Tuesday, July 29, 2008

a few items...

  • Ipsum Esse offers two charming anecdotes about Henri de Lubac.
  • The authorship of the Serenity Prayer is being questioned, ironically in a spirit quite contrary to the sentiments of the prayer itself.
  • Brian Howell has a piece up on The Immanent Frame about "The Global Evangelical", where he offers an interesting discussion of short-term missions and the increased global experiences of evangelicals. There's a bit about political affiliation and Obama at the beginning and end, but these topical bookends make odd transitions and don't seem as related to the bulk of his commentary. I'd advise reading the piece as one about Evangelicals themselves rather than the ubiquitous (but rather boring) topic of "Evangelicals and American politics."
  • Martin Marty has a new post up on Sightings about "Fundamentalism in Europe". Among his comments on fundamentalism is the following:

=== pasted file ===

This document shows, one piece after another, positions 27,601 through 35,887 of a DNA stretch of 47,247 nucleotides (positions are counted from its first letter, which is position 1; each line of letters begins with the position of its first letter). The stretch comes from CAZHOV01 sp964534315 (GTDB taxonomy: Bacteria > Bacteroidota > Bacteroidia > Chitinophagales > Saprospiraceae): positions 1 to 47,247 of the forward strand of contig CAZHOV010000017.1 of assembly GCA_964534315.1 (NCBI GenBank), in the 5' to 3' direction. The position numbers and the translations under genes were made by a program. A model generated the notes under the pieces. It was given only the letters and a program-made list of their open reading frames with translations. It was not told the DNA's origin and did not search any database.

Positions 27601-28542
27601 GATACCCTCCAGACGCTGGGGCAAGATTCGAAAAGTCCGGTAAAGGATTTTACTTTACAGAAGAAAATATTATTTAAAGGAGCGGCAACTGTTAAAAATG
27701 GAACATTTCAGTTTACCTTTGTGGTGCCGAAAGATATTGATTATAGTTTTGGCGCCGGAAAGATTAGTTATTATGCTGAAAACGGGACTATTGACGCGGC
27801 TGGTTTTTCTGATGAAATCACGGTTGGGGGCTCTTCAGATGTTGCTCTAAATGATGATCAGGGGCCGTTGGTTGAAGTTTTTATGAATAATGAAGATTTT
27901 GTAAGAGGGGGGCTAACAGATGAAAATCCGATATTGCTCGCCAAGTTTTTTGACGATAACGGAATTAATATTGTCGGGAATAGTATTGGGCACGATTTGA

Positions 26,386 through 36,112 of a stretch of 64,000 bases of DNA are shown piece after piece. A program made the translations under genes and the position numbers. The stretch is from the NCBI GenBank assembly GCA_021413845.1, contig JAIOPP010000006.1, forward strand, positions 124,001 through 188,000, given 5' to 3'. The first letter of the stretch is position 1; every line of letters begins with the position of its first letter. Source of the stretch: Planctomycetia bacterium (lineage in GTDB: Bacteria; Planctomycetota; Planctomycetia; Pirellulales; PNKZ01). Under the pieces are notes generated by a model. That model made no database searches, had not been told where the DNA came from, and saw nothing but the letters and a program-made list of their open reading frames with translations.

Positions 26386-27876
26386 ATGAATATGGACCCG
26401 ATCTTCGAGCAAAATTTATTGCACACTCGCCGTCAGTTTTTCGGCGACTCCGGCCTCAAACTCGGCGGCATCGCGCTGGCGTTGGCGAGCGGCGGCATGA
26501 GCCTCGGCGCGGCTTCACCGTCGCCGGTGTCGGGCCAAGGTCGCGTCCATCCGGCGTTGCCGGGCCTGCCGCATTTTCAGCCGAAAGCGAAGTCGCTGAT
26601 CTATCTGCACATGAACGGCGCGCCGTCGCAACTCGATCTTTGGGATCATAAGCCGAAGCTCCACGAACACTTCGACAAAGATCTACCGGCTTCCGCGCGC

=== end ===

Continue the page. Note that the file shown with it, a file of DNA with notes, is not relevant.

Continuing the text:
"...more and more commentators are stretching the meaning of the word. They apply it wherever staunch conservatism links with political power and threatens liberal polities and policies. So one will read that causes and governments which oppose feminism and women's or homosexuals' rights in the name of God and citing sacred texts, get labeled "fundamentalist." ...confusion results... if the term is always used pejoratively and polemically to cluster everyone, especially the religious, whom one does not like. There are real threats out there, without question, but we do societies no service if we lump all movements to the Right together, homogenize them, and mis-label some of them."